OTIS WILLIAMS (AND THE CHARMS)
Born 2 June 1936, Cincinnati, Ohio
Otis Williams, not to be confused with the Temptations member of the same name, was the lead vocalist of the Charms, an R&B group that had its greatest success in the years 1954-1957. Along with the Cadets/Jacks, they were one of the top black cover groups, though they were covered as much as they covered others.
Williams was a talented athlete and he could have played for the Cincinnati Reds baseball team, but he chose for a career in music instead. In 1952 he joined an existing singing group when one of its members was sick. The group, which Otis named The Charms, consisted of Rolland Bradley (tenor), Bob Smith (tenor, soon replaced by Donald Peak), Joe Penn (baritone) and Richard Parker (bass). Their first record, the self-penned “Heaven Only Knows”, came out in July 1953 on Henry Stone’s Florida-based Rockin’ label, but was soon reissued on DeLuxe (a King subsidiary), after a deal between Henry Stone and King boss Syd Nathan. King was a Cincinnati label, but very few acts were actually from Cincinnati, the Charms being one of the exceptions. After five flops on DeLuxe, the Charms hit the big time with “Hearts Of Stone” (originally recorded by the West Coast group The Jewels), which topped the R&B charts for nine weeks in late 1954. It sold over one million copies and also made the pop charts (# 15), but was still outsold by a white cover by the Fontane Sisters on Dot (# 1 pop).
Their next single, with two covers, was a double-sided hit. “Ling Ting Tong” (The Five Keys) went to # 5 R&B (# 26 pop), “Bazoom” (The Cheers) to # 15 R&B. Another double-sided cover, “Ko Ko Mo”/“Whatdaya Want”, failed to chart, but then came “Two Hearts”, an original by Otis Williams and Henry Stone. It made the R&B Top 10 (# 8), but in the pop market the Charms were beaten by a cover by Pat Boone (# 16), who started his streak of 60 chart singles with this song. Likewise, the Rudy Toombs original “Gum Drop” was the victim of a cover by the Crew Cuts, whose version rose to # 10 pop, while the Charms’ version went nowhere. This was the first single credited to “Otis Williams and His New Group”. The Stone-Nathan partnership had run aground in the spring of 1955 and Henry Stone took the original Charms with him to his new label, Chart Records. Staying with DeLuxe, Otis Williams recruited three new backup singers and soon his records would appear as by “Otis Williams and His Charms”, whereas the earlier singles had simply been credited to The Charms. His first success with the new line-up was “That’s Your Mistake” (# 14 R&B, # 48 pop), soon followed by his biggest pop hit, “Ivory Tower” (# 11 pop, # 5 R&B). However, two female white versions of “Ivory Tower”, by Cathy Carr (the original, # 2) and Gale Storm (# 6), beat Otis and his team to the real money. “United” (# 5, mid-1957) was Williams’s last entry into the R&B charts.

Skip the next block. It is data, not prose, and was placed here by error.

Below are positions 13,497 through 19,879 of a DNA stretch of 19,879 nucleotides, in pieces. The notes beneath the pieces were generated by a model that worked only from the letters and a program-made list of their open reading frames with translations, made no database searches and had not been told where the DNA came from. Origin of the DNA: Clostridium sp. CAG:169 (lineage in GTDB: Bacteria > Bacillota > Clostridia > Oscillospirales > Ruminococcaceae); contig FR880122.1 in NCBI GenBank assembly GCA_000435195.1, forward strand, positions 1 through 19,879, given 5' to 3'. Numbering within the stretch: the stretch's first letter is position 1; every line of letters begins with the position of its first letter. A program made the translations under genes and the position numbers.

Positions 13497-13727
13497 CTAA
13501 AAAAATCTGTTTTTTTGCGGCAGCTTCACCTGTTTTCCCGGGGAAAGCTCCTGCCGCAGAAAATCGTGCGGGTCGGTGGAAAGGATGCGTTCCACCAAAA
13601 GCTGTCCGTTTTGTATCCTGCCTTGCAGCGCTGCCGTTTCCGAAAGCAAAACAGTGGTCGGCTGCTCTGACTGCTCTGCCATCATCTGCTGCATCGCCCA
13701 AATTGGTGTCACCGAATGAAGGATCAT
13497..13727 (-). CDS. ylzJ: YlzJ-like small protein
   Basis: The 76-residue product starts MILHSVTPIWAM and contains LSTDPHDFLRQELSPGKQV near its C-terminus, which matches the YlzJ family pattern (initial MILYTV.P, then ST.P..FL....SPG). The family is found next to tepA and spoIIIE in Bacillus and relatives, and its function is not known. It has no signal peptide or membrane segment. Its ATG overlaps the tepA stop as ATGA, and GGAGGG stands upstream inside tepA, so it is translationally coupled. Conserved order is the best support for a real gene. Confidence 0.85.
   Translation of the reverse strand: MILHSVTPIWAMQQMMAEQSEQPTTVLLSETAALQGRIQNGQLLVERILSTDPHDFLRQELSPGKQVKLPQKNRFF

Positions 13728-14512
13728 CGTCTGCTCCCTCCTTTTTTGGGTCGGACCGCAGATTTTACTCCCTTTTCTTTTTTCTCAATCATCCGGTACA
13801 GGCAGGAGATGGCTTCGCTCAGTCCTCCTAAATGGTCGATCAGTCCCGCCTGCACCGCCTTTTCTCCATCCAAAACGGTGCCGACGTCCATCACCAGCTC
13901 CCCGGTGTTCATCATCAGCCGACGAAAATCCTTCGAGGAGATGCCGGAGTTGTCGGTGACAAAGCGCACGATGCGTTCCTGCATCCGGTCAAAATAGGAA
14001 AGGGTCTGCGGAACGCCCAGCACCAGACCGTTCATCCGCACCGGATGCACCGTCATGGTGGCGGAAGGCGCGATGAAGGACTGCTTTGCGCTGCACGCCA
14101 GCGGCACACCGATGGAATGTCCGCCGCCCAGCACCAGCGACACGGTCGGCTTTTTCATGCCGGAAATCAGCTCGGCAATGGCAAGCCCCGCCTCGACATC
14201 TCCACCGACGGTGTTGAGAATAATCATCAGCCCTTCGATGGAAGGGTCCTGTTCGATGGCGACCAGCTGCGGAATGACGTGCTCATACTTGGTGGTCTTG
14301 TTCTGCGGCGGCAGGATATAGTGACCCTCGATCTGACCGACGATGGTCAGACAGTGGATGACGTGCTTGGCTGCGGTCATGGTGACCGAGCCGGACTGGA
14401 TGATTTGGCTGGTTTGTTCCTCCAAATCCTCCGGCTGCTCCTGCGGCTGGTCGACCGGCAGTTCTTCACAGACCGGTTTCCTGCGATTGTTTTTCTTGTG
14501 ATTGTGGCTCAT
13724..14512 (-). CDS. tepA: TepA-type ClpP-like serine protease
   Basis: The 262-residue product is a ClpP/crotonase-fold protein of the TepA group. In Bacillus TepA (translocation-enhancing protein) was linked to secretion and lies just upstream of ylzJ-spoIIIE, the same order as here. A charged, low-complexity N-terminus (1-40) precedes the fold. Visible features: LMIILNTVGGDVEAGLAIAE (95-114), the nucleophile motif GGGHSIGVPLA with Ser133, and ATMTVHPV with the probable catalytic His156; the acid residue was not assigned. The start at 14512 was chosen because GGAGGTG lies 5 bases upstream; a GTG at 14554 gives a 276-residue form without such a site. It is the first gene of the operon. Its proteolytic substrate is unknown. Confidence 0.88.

Though Otis Williams was not a rock ’n’ roller in the accepted sense, he recorded quite a few songs that can only be described as rock n roll. Examples are “Well Oh Well”, “Red Hot Love” and the Coasters-styled “Don’t Wake Up the Kids” (1958), which was covered by The Four Dots with Eddie Cochran on guitar. Williams also did some arranging and producing jobs for Syd Nathan. In 1956 he co-arranged Little Willie John’s “Fever” and in November 1958 he arranged and co-produced Hank Ballard’s original version of “The Twist”.
Otis was drafted in June 1960 and served in the Army for two years. However, he was still able to record occasionally when he was home on leave. From 1960 on his records were released on the parent label, King, instead of DeLuxe. Some were solo recordings, most were still credited to Otis Williams and His Charms. In 1961 they scraped the bottom of the Hot 100 twice with the Hank Ballard-styled rocker “Little Turtle Dove” (# 95) and with “Panic” (# 99). He did his last session for the King label in September 1963.
In 1965-66 Williams recorded for OKeh without success, then retired from music for several years, working as a barber in Cincinnati. Otis had always liked country music and recorded country material for Pete Drake’s Stop label during 1969-1971, including the album “Otis Williams and the Midnight Cowboys". It seems that these were his last recordings. In the 1990s Williams returned to group harmony singing, touring internationally with a new group of Charms. He is still active today.
More info : http://www.uncamarvy.com/Charms/charms.html (By Marv Goldberg)
Discography / sessionography (by Frank Frantik) :
Acknowledgements : Marv Goldberg, Jay Warner, Jon Hartley Fox.
Dik, June 2015
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